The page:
The Northern Territory

Outback Australia

Sunset over Yellow  Water in Kakadu
Tropical sunset
Sunset at Yellow Water in Kakadu, at the end of the Wet Season. Photo by G Crane.

The Northern Territory is vast: it is over 1.3 million km2 (0.5 million mi2) in area, more than five times bigger than the United Kingdom, or twice as big as Texas.

The population of the Territory is about 200 000, with more than half (123 000) living in Darwin and nearby Palmerston. About a quarter of the people living in the Territory are Indigenous Australians.

The Northern Territory is a self governing territory of the Commonwealth of Australia.

The Top End

The Northern Territory extends from the tropical 'Top End' to the central deserts in the south.

The Top End has a monsoonal wet-dry climate. In the wet season more than 1500 mm (59 in) of rain can fall, flooding rivers and filling dams and billabongs. Much of the Top End is inaccessible in this time. The dry brings sunny days and much lower humidity. Grasslands turn brown and waterholes dry up. Bushfires burn much of the Top End's bushland during each dry season.

The Top End encompasses Darwin and the town of Katherine, as well as Kakadu National Park and Arnhem Land.

The Red Centre

Alice sorings at sunset
Alice Springs
Sunset in Alice Springs, over the MacDonnell Ranges, Central Australia. Photo by G Crane.

The Centre is a dramatic mixture of deserts and mountain ranges. Uluru (Ayers Rock), Kata Tjuta (The Olgas) and Watarrka (Kings Canyon) are in the Centre. These natural wonders are about 400 km (250 mi) by road to the southwest of Alice Springs.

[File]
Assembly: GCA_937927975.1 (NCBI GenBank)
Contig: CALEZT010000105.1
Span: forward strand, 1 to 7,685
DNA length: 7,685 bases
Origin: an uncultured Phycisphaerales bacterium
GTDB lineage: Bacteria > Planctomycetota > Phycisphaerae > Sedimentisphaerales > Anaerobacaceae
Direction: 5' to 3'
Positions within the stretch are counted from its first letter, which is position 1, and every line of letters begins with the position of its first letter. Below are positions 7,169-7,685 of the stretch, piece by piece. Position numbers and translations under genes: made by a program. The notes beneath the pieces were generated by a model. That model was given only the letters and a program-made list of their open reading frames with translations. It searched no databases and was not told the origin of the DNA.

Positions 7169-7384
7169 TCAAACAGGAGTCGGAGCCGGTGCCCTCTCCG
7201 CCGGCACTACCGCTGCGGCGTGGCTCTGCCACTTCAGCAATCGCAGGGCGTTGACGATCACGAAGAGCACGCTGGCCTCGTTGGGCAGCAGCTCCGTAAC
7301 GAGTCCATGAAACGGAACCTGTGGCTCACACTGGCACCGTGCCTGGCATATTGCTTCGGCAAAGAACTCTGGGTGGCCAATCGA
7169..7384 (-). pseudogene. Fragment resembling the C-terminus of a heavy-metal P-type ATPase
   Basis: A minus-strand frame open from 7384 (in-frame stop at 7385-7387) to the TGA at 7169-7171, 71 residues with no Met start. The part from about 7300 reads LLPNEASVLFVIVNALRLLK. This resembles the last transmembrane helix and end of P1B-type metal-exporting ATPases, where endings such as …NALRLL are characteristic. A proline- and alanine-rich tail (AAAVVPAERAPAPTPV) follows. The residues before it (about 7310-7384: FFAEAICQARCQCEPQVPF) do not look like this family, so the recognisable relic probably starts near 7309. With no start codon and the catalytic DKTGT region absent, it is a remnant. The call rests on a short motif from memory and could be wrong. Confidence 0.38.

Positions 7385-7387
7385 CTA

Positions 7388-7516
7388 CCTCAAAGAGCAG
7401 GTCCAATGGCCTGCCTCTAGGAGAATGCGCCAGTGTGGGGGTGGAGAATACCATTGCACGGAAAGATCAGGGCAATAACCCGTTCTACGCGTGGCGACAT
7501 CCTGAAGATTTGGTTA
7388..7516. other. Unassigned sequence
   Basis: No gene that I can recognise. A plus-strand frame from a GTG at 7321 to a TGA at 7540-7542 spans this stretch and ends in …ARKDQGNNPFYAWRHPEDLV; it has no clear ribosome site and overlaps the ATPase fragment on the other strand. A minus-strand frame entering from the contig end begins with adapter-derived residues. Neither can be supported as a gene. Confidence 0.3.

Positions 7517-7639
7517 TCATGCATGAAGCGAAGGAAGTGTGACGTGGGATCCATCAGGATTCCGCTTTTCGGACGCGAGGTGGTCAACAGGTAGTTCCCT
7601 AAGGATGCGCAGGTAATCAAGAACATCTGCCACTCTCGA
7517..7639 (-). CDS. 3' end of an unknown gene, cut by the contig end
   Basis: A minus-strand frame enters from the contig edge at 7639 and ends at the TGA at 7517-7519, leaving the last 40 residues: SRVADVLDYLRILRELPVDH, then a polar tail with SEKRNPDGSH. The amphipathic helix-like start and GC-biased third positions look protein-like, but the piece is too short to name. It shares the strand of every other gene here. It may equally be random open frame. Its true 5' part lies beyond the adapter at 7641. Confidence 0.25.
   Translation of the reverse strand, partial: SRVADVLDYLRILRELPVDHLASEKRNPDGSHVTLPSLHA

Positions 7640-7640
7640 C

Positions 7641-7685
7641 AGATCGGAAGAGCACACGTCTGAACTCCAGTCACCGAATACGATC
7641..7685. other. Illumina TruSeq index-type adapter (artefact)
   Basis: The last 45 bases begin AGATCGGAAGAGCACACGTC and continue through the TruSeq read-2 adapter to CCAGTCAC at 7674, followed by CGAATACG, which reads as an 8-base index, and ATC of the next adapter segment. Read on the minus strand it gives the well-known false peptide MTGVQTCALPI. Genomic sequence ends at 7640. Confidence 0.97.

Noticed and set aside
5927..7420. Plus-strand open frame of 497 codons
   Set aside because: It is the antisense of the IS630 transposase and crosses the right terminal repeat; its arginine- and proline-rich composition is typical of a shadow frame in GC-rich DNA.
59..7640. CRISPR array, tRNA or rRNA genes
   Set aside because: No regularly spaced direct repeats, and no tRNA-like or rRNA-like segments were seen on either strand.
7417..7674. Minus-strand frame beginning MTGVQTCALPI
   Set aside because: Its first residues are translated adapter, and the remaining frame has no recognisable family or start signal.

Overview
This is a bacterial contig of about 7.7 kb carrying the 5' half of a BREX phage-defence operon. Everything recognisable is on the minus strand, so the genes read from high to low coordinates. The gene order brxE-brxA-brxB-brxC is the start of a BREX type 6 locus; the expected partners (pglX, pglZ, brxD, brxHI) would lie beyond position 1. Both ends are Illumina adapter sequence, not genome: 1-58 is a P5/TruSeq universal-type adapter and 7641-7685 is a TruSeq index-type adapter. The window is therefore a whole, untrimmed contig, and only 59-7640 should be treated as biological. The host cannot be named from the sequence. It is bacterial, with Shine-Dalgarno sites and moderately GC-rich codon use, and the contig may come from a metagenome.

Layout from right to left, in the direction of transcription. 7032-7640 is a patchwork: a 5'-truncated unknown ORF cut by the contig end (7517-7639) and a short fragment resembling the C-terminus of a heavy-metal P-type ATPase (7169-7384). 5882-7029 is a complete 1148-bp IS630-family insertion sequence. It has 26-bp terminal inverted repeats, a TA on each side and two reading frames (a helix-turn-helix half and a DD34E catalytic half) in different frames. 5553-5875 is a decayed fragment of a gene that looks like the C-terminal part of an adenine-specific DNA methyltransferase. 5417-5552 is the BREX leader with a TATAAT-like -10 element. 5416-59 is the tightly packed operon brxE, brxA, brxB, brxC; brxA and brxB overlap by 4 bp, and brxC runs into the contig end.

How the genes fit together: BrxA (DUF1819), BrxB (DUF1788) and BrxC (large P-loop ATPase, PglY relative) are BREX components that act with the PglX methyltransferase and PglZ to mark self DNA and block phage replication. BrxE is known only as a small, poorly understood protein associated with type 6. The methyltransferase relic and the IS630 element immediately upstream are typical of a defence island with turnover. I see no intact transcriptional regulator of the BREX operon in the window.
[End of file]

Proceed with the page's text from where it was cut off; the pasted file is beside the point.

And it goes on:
Alice Springs is the NT's biggest settlement outside Darwin. The population of 'The Alice' is about 22 000. The MacDonnell Ranges run right through town, as does the normally dry Todd River.

There are many gorges, gaps and waterholes in the MacDonnell Ranges. Many of these geological features have permanent water and provide local fauna and flora with cool retreats from the harsh summer Sun. There is a 220 km (135 mi) walking trail from Alice Springs to Glen Helen Gorge in the west.

Visitors can fly to Alice Springs and Ayers Rock direct from the Australian capital cities, or get there by car, road coach or train. The Ghan, a popular tourist train to Alice Springs from Adelaide in South Australia, is named after the Afghan camel trains of yesteryear. The rail trip takes 22 hours. In January 2004 an extension of the train line, reaching all the way to Darwin was opened, more than 100 years after it ws originally promised to the Northern Territory. The whole 3000 km trip from Adelaide to Darwin on The Ghan takes 47 hours.

Alice Springs was founded in 1872 as Telegraph Station, on the Overland Telegraph Line. The Telegraph Station is now a historical reserve, with a collection of restored stone buildings. The nearby spring that Alice Springs was built around and named after still flows.